Copyright 2001 Reed Business Information, Inc.

About the Author

Dwight Radford and Kyle Betit widely respected in the field of genealogy as Irish researchers. For the past six years, they have built their reputation through articles in their highly acclaimed journal, The Irish at Home and Abroad.

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Customer Reviews

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27 of 27 people found the following review helpful By Midwest Book Review on May 20, 2001
Format: Paperback
A Genealogist's Guide To Discovering Your Irish Ancestors was specifically designed and written for the aspiring genealogist seeking guidelines for determining an Irish ancestor's place of origin. Dwight Radford and Kyle Betit effectively collaborate to present sound advice for researching Irish records both domestically and overseas; basic strategies essential to successful Irish research; special advice about tracing Scots-Irish ancestors; practical advice for accessing Irish cemeteries, land, church, estate, census, and military records; how to access civil registration of births, marriages, and deaths, as well as emigration lists; sources and strategies for researching Irish ancestors who settled in Canada, Australia, New Zealand, England, Scotland, Wales, and the Caribbean, as well as timely information on Internet resources and favorite sites on the World Wide Web. Highly recommended for personal and community library genealogical research reference collections, A Genealogist's Guide To Discovering Your Irish Ancestors offers both the novice and the experienced genealogist with everything necessary to trace and record their family's Irish history.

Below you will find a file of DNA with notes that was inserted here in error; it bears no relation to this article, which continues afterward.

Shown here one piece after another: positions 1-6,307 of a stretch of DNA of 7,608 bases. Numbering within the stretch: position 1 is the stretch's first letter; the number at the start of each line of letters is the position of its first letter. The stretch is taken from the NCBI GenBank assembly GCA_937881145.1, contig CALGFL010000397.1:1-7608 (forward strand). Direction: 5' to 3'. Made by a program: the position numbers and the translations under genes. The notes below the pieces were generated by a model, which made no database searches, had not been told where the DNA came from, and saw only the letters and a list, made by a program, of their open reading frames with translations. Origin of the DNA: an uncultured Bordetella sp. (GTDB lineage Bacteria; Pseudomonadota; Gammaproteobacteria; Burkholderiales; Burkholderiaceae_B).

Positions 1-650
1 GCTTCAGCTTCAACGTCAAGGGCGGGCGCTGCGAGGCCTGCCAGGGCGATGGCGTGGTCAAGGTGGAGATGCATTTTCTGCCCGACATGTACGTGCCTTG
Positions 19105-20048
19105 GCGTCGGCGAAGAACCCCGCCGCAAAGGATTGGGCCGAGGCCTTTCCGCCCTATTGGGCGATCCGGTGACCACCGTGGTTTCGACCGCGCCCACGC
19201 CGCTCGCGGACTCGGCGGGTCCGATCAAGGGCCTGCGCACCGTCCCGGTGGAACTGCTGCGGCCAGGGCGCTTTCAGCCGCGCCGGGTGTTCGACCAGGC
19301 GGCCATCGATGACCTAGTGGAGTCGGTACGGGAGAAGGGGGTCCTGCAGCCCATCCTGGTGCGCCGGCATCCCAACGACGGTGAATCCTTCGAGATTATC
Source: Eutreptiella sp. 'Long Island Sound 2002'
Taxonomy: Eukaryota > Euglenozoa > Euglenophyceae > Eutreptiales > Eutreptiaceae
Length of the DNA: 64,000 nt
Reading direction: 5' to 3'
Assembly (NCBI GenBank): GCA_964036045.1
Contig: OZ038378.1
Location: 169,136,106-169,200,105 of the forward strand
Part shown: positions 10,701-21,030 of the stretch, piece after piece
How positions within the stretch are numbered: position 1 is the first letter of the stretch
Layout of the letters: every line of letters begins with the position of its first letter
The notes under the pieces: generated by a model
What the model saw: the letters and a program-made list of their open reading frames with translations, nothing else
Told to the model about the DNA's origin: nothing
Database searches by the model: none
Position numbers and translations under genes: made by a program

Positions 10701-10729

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17 of 17 people found the following review helpful By Pat Wood on March 28, 2001
Format: Paperback
This is an excellent resource for both advanced beginners and experienced reseachers. Well organized, conversational, and very factual. Specific strategies for solving a variety of research challenges are developed and illustrated. The authors want the researcher to be able to locate the specific piece of Irish soil where the ancestor lived.
Betit and Radford do not attempt to address every record type or resource, nor does this work replace the standard reference works of Mitchell, Ryan, etc. It is not Irish county specific, nor is Argentine emigration addressed. What they have done very well is present the material in such a way that can enable the serious researcher, whatever the experience level, to get arms around a complex subject.